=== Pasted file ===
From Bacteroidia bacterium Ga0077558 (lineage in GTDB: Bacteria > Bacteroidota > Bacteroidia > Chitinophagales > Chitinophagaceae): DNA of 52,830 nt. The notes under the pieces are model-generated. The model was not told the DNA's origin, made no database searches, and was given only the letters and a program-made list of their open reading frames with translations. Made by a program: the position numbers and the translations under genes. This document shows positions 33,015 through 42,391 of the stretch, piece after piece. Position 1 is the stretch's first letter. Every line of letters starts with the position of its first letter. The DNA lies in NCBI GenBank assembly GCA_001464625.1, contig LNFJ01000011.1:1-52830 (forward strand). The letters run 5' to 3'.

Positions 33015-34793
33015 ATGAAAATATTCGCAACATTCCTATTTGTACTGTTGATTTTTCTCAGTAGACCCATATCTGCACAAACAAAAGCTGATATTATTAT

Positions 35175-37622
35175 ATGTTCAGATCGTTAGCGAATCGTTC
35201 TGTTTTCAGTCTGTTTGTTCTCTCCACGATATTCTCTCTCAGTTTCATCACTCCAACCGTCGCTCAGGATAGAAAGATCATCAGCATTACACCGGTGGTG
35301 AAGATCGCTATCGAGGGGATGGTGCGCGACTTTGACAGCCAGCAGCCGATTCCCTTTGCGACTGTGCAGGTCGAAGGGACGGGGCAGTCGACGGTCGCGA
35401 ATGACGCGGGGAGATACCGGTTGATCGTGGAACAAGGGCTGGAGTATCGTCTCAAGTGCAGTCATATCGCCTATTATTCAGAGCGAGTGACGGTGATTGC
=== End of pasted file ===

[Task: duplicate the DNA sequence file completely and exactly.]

From Bacteroidia bacterium Ga0077558 (lineage in GTDB: Bacteria > Bacteroidota > Bacteroidia > Chitinophagales > Chitinophagaceae): DNA of 52,830 nt. The notes under the pieces are model-generated. The model was not told the DNA's origin, made no database searches, and was given only the letters and a program-made list of their open reading frames with translations. Made by a program: the position numbers and the translations under genes. This document shows positions 33,015 through 42,391 of the stretch, piece after piece. Position 1 is the stretch's first letter. Every line of letters starts with the position of its first letter. The DNA lies in NCBI GenBank assembly GCA_001464625.1, contig LNFJ01000011.1:1-52830 (forward strand). The letters run 5' to 3'.

Positions 33015-34793
33015 ATGAAAATATTCGCAACATTCCTATTTGTACTGTTGATTTTTCTCAGTAGACCCATATCTGCACAAACAAAAGCTGATATTATTAT

Positions 35175-37622
35175 ATGTTCAGATCGTTAGCGAATCGTTC
35201 TGTTTTCAGTCTGTTTGTTCTCTCCACGATATTCTCTCTCAGTTTCATCACTCCAACCGTCGCTCAGGATAGAAAGATCATCAGCATTACACCGGTGGTG
35301 AAGATCGCTATCGAGGGGATGGTGCGCGACTTTGACAGCCAGCAGCCGATTCCCTTTGCGACTGTGCAGGTCGAAGGGACGGGGCAGTCGACGGTCGCGA
35401 ATGACGCGGGGAGATACCGGTTGATCGTGGAACAAGGGCTGGAGTATCGTCTCAAGTGCAGTCATATCGCCTATTATTCAGAGCGAGTGACGGTGATTGC